Fast forward thirty-two years and I’m back in the Anfield Road End having been in there umpteen times in between. I’m not as awe-struck by Anfield as I was all those years ago. The famous old stadium still has its legendary old Kop end but it is a shadow of its former self and like everywhere else all-seater stadiums have sucked the life out of once were rumbustious arenas of working class solidarity. It’s a whole new ball game. I’ve heard lots of Mags bemoan the behaviour of our away support in recent years. I’ve witnessed some behaviour myself which has been embarrassing, braindead and which lots of us want nothing to do with. I’ve travelled to Anfield and Goodison with a sense of impending dread at what I’ve expected will be wholly embarrassing “poverty” crack directed at opposing fans who share much the same social and economic disadvantages as us as one of those forgotten regions in Tory Britain. I know I might be one of those miserable, old arseholes who can’t spot a good bit of “bantz” when I see it. Maybe it’s my age but you know I don’t think it is because lots of younger Mags who write for this fanzine and make the same trips to the same grounds say the same thing. And so do loads of others.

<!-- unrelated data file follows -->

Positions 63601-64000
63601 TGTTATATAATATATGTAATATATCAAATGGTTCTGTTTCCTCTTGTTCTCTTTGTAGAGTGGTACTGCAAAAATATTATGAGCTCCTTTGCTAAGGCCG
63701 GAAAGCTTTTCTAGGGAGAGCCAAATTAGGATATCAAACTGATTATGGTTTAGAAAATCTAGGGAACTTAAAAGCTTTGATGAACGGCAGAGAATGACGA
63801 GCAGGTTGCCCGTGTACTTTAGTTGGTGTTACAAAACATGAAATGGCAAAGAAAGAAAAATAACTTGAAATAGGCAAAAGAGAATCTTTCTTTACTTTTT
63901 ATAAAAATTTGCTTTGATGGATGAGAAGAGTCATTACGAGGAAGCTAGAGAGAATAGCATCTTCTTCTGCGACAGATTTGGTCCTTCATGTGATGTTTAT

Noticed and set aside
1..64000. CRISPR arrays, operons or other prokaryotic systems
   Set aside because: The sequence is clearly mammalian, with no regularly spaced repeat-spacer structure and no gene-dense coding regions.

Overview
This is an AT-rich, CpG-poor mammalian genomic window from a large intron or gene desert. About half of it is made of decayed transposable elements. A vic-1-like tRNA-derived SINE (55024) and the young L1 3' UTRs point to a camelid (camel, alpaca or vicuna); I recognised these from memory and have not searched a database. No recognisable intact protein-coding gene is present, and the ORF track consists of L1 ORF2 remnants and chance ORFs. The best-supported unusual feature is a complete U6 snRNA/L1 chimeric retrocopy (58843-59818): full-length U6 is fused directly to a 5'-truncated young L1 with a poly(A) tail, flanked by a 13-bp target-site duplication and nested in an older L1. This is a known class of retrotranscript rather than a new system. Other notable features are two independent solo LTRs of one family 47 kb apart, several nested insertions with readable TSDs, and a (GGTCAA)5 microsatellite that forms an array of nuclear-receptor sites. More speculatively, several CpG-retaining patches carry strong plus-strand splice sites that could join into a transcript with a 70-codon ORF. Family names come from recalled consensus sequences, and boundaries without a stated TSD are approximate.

But it wasn’t like that on Saturday at Anfield. Sure, there were one or two dafties who gave a few isolated shouts about signing on, rats, stereos and other assorted shite but they were shouted down and they left it at that. The vast majority of our support concentrated on backing the manager and the team. There weren’t 14,000 Mags at Anfield on Saturday but those that were, were cut from much the same cloth as those who were there in January 1984. Their support was excellent and it was from deep within the collective Geordie soul of Newcastle United Football Club.